Some Hypertext Definitions
- This refers to the entire body of information comprising this
project. In particular, the document may be categorized by naming
the nodes in it, specifying the context of the individual nodes, and
describing the links connecting nodes.
- A node is a particular point (or page) in the document. For instance,
this node has the title Some Hypertext Definitions. An effort
has been made to keep nodes small, confined to a single idea. Nodes
are connected to other nodes in the document via both contextual and
non-contextual links. There is a general hierarchical organization
of the document; that this node is a sub-node of the Reader's Guide
node is indicated by the Current Location marker below.
A node on
the organization and navigation of
the document further explores this idea.
- Links are items in a node which may be activated to access
another node. In typical graphical browsers, links are identified
by underlined text in a different color from the base text and are
activated by clicking on them.
- Contextual Link:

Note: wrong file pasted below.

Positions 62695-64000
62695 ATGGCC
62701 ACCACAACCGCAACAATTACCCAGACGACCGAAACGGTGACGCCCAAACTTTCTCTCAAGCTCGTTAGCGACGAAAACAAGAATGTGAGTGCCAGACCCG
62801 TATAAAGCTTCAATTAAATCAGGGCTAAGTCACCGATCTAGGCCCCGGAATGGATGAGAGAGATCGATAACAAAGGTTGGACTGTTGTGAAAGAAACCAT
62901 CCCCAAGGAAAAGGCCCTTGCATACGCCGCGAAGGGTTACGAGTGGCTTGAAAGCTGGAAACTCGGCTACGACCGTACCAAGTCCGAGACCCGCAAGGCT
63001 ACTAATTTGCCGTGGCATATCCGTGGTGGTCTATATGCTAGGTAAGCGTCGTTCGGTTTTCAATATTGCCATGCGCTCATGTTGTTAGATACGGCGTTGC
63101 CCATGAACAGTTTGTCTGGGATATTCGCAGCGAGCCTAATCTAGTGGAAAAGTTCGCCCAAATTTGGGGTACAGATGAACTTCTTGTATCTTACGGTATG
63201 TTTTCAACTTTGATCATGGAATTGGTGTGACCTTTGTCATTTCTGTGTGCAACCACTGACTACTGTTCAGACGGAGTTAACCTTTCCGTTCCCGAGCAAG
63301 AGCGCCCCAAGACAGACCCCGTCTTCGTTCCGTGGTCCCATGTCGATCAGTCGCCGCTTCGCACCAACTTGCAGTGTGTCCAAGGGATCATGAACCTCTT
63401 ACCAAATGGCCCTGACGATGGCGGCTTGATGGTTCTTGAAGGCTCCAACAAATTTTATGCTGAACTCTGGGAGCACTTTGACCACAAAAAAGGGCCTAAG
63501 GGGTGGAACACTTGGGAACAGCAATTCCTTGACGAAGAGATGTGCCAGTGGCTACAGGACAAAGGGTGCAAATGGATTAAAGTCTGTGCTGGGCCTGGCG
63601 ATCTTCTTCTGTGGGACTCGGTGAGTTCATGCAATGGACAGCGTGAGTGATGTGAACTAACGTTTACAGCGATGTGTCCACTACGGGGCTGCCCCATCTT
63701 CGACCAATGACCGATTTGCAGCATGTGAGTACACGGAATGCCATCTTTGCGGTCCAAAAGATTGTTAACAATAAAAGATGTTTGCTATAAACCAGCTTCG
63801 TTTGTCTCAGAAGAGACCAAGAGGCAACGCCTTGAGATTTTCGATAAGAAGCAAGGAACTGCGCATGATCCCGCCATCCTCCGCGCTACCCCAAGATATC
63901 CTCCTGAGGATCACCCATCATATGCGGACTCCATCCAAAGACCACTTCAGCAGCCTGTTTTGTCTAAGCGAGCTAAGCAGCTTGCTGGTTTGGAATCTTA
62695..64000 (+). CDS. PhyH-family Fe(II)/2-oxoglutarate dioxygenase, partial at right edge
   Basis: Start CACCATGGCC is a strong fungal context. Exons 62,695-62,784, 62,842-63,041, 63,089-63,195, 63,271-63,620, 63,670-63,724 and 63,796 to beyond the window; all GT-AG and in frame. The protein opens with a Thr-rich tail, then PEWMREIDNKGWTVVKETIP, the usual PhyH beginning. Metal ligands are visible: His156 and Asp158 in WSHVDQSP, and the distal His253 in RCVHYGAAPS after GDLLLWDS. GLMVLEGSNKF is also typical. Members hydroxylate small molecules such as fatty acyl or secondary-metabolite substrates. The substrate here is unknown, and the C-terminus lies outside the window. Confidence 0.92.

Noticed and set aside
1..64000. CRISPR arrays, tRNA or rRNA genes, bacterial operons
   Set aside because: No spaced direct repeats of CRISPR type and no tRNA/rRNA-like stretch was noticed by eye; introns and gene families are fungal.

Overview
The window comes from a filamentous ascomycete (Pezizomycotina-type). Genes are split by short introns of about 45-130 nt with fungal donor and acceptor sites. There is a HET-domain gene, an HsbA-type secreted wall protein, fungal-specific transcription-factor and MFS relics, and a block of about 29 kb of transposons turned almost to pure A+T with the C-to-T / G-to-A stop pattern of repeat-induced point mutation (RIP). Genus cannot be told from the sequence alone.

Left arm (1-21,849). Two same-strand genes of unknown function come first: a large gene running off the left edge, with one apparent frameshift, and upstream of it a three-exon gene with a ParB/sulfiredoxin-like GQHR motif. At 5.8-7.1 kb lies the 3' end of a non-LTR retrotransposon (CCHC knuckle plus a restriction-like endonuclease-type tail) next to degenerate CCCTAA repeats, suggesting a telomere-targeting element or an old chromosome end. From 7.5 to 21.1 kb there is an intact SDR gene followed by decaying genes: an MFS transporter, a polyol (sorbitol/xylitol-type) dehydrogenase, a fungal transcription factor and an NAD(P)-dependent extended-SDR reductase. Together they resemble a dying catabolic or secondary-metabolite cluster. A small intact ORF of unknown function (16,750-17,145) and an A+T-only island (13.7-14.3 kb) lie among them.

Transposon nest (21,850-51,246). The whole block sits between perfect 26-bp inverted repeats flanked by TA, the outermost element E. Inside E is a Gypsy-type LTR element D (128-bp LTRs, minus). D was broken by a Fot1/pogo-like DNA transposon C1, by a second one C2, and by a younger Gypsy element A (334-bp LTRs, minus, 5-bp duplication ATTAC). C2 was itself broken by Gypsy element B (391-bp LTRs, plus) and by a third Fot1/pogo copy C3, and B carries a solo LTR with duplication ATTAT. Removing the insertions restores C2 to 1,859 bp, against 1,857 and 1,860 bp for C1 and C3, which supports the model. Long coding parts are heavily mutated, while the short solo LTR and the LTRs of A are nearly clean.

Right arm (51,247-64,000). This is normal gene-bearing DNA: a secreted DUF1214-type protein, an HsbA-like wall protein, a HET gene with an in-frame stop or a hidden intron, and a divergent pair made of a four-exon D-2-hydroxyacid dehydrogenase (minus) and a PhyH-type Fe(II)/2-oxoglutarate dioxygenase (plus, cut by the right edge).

- These links are used to connect the context of nodes in the
document. Contextual links occur within the presentation of the text
or content of the node, hence the name. For instance, contextual links
are used to show how facets of an architecture may interact with other
facets to enable additional features (see "For
Users Familiar with Cognitive Architectures" for an example).
- Non-contextual Link:
- These links are included primarily for definition and
navigation. Examples include NEXT links and links to
return to higher level nodes (such as the Reader's Guide and
Title Page links below). Because they occur outside the
presentation of the node, they are called non-contextual links.
Return the Title Page
Current Location: Reader's Guide - Hypertext Definitions